Friday, March 26, 2010

Google decides foreign policy in China

By Kimberly Jorgensen for Baltimore Foreign Policy Examiner
March 24, 1:18 PM

Who makes foreign policy? The textbook answer would of course be that the federal government makes foreign policy. But that answer is only partially true, as Google’s recent announcement regarding its operations in China shows.

The question of cyber privacy has been a big issue in US Chinese foreign policy for the last several years, as US companies such as Google and Yahoo created Chinese search engines. In 2006 and 2007, Yahoo was brought before the US Congress twice with regards to its Chinese operations after the communist party convicted journalist Shi Tao, a leading human rights activist in China, of illegally providing state secrets to foreign entities. Chinese law enforcement officers required Yahoo to turn over certain information used in Shi Tao’s prosecution. While Yahoo did not break any US laws in supplying this information to the Chinese police, it did receive much criticism throughout the US, including from Congress.

Since this event, it appears that the Chinese government is no longer content with merely asking for information. In December 2009, according to the official Google blog, over twenty US companies operating in China have been subject to sophisticated cyber attacks that appear to have emanated from the Chinese government. Google’s investigation determined that the attack was aimed at retrieving access to the gmail accounts of several prominent Chinese human rights activists.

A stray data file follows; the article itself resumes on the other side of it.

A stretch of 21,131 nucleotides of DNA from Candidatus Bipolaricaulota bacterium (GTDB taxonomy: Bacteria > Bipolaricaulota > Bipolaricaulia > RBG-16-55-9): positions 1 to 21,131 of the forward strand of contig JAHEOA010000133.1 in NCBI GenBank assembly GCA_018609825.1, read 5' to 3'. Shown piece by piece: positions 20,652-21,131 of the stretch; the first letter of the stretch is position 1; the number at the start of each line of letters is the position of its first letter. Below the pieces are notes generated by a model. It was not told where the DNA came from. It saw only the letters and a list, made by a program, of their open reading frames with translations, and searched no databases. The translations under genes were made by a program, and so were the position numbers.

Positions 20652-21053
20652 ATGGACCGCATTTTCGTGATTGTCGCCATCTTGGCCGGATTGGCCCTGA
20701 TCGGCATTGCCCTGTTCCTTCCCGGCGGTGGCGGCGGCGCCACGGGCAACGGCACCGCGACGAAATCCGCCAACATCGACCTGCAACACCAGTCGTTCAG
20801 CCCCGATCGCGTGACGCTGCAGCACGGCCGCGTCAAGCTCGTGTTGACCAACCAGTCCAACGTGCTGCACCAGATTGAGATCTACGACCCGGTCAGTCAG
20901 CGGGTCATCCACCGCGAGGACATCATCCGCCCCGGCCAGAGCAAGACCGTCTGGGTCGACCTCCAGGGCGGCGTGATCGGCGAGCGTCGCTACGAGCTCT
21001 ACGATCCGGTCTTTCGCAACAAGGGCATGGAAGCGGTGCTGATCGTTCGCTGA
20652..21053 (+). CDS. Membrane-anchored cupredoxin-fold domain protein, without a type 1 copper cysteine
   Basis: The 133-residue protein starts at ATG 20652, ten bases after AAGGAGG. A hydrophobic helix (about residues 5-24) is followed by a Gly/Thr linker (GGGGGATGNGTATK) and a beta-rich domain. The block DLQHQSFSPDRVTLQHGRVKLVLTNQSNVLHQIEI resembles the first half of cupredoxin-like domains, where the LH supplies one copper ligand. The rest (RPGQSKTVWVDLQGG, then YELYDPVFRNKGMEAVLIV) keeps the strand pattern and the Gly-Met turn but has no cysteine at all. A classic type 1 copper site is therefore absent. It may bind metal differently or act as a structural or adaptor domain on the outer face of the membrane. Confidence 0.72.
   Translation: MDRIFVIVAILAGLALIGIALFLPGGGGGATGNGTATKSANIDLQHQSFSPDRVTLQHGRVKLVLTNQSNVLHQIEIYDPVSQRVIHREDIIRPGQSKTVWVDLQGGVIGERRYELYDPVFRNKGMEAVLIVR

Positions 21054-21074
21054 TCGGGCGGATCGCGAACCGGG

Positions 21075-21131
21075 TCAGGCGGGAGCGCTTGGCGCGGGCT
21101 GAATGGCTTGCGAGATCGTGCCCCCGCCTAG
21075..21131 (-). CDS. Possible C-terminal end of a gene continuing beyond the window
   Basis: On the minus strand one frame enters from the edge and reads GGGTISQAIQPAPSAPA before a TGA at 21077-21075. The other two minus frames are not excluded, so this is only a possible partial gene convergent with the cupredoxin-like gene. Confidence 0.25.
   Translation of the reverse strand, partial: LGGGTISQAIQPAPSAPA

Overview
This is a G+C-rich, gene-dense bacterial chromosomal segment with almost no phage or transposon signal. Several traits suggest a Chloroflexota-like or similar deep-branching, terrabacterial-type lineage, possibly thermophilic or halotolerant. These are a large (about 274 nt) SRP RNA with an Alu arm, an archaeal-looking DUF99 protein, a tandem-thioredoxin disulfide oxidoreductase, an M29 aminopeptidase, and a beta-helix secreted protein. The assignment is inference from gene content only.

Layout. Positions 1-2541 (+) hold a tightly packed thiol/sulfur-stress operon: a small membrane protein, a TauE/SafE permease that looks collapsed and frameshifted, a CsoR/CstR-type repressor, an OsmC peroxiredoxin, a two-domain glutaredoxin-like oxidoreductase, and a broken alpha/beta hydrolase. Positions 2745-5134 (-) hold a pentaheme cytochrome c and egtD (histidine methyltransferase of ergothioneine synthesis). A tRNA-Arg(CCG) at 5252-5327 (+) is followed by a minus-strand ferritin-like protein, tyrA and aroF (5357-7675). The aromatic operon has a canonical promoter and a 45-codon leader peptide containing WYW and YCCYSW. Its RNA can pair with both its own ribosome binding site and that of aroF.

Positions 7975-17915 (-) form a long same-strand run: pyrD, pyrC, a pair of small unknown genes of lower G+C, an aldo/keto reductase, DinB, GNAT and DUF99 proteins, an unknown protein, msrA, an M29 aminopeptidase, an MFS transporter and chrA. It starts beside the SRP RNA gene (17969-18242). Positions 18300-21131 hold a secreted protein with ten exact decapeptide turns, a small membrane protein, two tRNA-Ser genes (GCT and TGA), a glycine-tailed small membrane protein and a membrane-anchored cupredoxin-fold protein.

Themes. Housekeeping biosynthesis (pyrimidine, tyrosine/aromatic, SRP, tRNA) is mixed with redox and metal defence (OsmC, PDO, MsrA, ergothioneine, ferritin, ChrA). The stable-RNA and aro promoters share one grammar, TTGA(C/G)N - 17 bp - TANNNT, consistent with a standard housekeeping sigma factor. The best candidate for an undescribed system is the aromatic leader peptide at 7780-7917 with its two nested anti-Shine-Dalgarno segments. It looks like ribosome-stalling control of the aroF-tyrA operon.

On January 12, 2010 Google announced that it may shut down its China operations. Two days ago, Google announced their final decision: that they were shutting down mainland China operations and allowing uncensored searches in simplified Chinese through its Hong Kong servers.

The US government’s response to Google’s January accusations was to ask the Chinese government for an explanation. The millions of dollars that the US spends in China on human rights and the inter-governmental communication do little to effect the situation in China. The real policy makers appear to be the IT companies in Silicon Valley.

Questions to Ponder:
  1. How important is the view of enterprise and companies in China's Foreign policy??

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